Why examine articles on the health effects of secondhand smoke reach different conclusions

Why examine articles on the health effects of secondhand smoke reach different conclusions

Journal of the American Medical Association
Barnes DE, Bero LA.
1998

Abstract

OBJECTIVE: To determine whether the conclusions of the review articles on the health effects of secondhand smoke are associated with the quality of the article, the affiliations of their authors or other characteristics of the article.

ORIGIN OF DATA: Review articles published from 1980 to 1995 were identified by electronic searches of MEDLINE and EMBASE and by a database of passive smoking symposia.

ITEM SELECTION: An article has been included if its stated or implied purpose was to examine scientific evidence that secondhand smoke is associated with one or more health outcomes. Articles were excluded if they did not specifically focus on the health effects of secondhand smoke or if they had not been written in English.

DATA EXTRACTION: The evaluation of the quality of the articles was assessed by 2 independent evaluators who were trained, followed by a written protocol, revealed no conflicts of interest and were blinded by all the study hypotheses and by the identification characteristics of the articles. The conclusions on the article were categorized by the 2 evaluators and one of the authors. The authors' affiliation was classified as or not affiliated with the tobacco industry, based on whether the authors were known to have received funding from or participated in activities sponsored by the tobacco industry. Other features of the article were classified by one of the authors using predefined criteria.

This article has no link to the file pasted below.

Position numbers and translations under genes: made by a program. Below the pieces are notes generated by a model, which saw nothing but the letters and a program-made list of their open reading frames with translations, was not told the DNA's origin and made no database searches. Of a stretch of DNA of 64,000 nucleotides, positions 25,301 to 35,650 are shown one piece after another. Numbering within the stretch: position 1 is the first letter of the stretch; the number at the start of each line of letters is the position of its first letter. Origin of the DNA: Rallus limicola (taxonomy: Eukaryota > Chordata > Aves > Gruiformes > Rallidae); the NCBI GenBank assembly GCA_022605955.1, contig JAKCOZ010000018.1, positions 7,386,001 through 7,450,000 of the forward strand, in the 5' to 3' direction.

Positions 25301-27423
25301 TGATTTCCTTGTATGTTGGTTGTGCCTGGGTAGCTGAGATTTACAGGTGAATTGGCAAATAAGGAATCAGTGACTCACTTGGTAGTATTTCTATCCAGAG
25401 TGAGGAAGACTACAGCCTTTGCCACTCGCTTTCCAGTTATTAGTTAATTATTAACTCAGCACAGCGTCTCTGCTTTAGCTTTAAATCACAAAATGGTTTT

SUMMARY OF DATA: A total of 106 reviews were identified. Overall, 37% (39/106) of the reviews concluded that secondhand smoke is not harmful to health; 74% (29/39) of these were written by authors with affiliations in the tobacco sector. In multiple logistic regression analyzes that control the quality of the article, the peer review status, the topic of the article and the year of publication, the only factor associated with the conclusion that secondhand smoke is not harmful was if an author was affiliated with the tobacco industry (odds ratio, 88.4; 95% confidence interval, 16,4-476,5, P <0,001).

CONCLUSIONS: The conclusions of the review articles are strongly associated with the affiliations of their authors. Review article authors should disclose potential conflicts of financial interest, and review article readers should consider author affiliations when deciding how to judge an article's conclusions.

Source: https://www.ncbi.nlm.nih.gov/pubmed/9605902